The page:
Indian foods that aren’t really Indian – A thought that mustn’t have even occurred to you. We mean, how would it! We have been consuming all of it since our childhood, and our ancestors talk about it as it is our own.
Honestly, it hadn’t even occurred to us until one afternoon, while scrolling Facebook we came across a Tea Fact that stated – Tea originated from China. And right there, in that shocking moment, we decided to do some more research which led us to this:
Chai – China
Yes, the refreshing beverage that almost everybody cherishes and sips on does not hold its roots to India. It is in China where tea was first discovered and used for medicinal purposes. Hence, they had umpteen of tea plantations that made them a monopoly back in the day. Knowing this, the Britishers stepped up and introduced tea to India by giving it to the tribals to cultivate and break China’s monopoly. And today, it is almost impossible for most of us Indians to imagine a day without tea! I’m sure many of you in Hong Kong know this already – but most people in India are amazed at this fact!
Samosa – Middle East
Ah, the lovely aloo (potato) stuffed snack, usually eaten along with a cup of Chai isn’t an Indian originated item either. Actually, it was brought over to India between the 13th & 14th century by the Central Asian Traders. Originally called sambosa’, the beloved savoury, thanks to India, is found in a variety of stuffings ranging from dry fruits to mutton.
First the staple beverage and now, a staple snack. Wait until you find out what’s next!
Rajma – Mexico
Rajma chawal is one dish that can make any Indian’s day! But yet, it is not an authentic Indian dish. Red kidney beans came into the Indian subcontinent from Mexico. Today, it tops the list of staple food for North Indians. Especially the Punjabi community take their Rajma Masala very very seriously. Though it didn’t originate from India, but we made it our own!
Chicken Tikka Masala – Glasgow
One story that runs in the air for the Chicken Tikka states – Chef Ali Ahmed, owner of Shish Mahal restaurant in Glasgow happened to invent it. On one of the days, a customer returned the chicken curry complaining it was too dry. So the chef improvised it by adding the tomato soup that he had prepared for himself. And that my friend was the invention of Chicken Tikka Masala. At present this dish hits the menus of majority restaurants world over. Surprisingly, Robin Cook, British Foreign Secretary declared it as the ‘true British national dish’.
Dal Bhat – Nepal
Now didn’t that almost come to you as a shock! Ditto.
A combination prepared almost daily in most Indian households does not even belong to India. Desirably enjoyed with the spicy, tangy mango pickle this dish entered India through the northern regions. And then, it just spread like wildfire across the country being adopted by one and all.
Biryani – Persia
None of the biryani stories reveals that our favourite-st Indian comfort food was invented by Indians. Sadly, it set foot in India through the Mughals and Arabs. The exact origin of biryani is Persia, and the current form of it modernised in royal kitchens of the Mughal Empire from 1526 to 1857 in India. We know you don’t have the heart to scroll further but, you might as well take the bullet all at once.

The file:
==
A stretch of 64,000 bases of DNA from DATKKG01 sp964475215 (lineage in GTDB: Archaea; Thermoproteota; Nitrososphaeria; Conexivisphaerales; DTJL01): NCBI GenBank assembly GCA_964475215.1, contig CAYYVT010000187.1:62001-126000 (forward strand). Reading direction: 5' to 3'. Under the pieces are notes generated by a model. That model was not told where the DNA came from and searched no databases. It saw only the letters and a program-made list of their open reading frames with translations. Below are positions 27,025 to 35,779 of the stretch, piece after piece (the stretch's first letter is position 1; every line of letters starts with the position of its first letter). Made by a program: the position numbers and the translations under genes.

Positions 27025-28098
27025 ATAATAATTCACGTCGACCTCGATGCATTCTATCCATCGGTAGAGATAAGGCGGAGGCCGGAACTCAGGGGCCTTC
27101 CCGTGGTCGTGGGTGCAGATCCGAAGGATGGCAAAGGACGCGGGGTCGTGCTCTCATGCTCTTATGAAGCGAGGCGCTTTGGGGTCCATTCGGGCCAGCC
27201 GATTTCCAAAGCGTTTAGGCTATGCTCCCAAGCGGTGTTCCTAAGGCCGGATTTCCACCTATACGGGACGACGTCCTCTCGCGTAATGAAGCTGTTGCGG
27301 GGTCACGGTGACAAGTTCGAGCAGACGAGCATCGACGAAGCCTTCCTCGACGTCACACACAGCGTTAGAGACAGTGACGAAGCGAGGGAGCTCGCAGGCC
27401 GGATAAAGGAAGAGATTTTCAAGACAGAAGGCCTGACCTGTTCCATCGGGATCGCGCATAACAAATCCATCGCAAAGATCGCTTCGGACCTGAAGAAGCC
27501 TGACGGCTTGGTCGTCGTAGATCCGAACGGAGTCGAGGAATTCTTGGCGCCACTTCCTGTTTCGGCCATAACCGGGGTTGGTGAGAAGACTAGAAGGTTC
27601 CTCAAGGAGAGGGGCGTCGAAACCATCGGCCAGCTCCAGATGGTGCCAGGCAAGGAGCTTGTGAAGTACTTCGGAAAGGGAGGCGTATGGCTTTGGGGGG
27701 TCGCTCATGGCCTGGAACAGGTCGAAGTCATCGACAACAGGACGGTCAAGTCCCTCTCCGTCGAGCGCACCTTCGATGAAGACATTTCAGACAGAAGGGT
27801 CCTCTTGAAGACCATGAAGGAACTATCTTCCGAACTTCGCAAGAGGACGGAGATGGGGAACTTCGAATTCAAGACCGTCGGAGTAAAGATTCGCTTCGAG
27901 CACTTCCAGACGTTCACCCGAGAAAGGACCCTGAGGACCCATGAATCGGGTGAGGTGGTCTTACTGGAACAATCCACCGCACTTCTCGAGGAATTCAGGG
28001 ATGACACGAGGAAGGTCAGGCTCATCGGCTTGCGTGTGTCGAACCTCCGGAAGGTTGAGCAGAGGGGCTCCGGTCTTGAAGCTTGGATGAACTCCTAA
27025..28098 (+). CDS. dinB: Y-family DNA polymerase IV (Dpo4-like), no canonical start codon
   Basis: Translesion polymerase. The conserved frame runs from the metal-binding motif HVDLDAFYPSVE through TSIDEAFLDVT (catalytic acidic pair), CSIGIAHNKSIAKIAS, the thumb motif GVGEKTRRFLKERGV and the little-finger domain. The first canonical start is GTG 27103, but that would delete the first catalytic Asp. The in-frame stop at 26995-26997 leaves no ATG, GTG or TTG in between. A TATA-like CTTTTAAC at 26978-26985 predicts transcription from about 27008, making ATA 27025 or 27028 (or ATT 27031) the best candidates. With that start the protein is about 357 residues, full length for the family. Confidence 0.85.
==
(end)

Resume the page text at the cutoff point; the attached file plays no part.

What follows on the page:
Gulab Jamun – Persia
A sweet dish that makes its way to almost every occasion does not belong to India either. Gulab Jamun has said to be derived from a fitter that was brought in by the Central Asian Turkic Invaders. It is also stated that one of our most loved sweet dishes was improvised of a Persian dish that included rose water syrup too. Half of the name is adopted from the Persian words ‘gol’ (flower) and ‘ab’ (water), and the remainder from an Indian fruit “Jamun” as it shares a similar shape and size.
Jalebi – Middle East
Yes, we know it is darn hard to believe but, even Jalebi does not have its roots in India. It was brought into India by the Persian invaders. In actuality, this delight was from the Middle East where it was prepared in various ways. The original name of this famous sweet is ‘Zalabia’ in Arabic or ‘Zilabiya’ in Persian. Now that’s not hard to believe cause it almost sounds as Jalebi, doesn’t it?
Falooda – Persia
This dessert came to India via Muslim Merchants that settled in India in the 16th and 17th century. The foundation of Falooda comes from a then famous Persian dessert Faloodeh. But, the current form of it was developed by the Mughal Empire in Medieval India.
Filter Coffee – Yemen
Honestly, we left this for the end cause we did not want to push your buttons after Chai. Some would have even considered it criminal. Anyway, with the long list above, we are sure you can handle this now. Filter coffee is a masterpiece of South India but, it originally is from Yemen. It was Baba Budan, a Sufi saint, who introduced it to India. He found it while on a pilgrimage to Mecca. Wanting to share his miraculous discovery with his people, he brought seven coffee beans to India from Mocha, Yemen.
So, which one of these came as a shock to you? Share it with us in the comments below. We would love to know 😀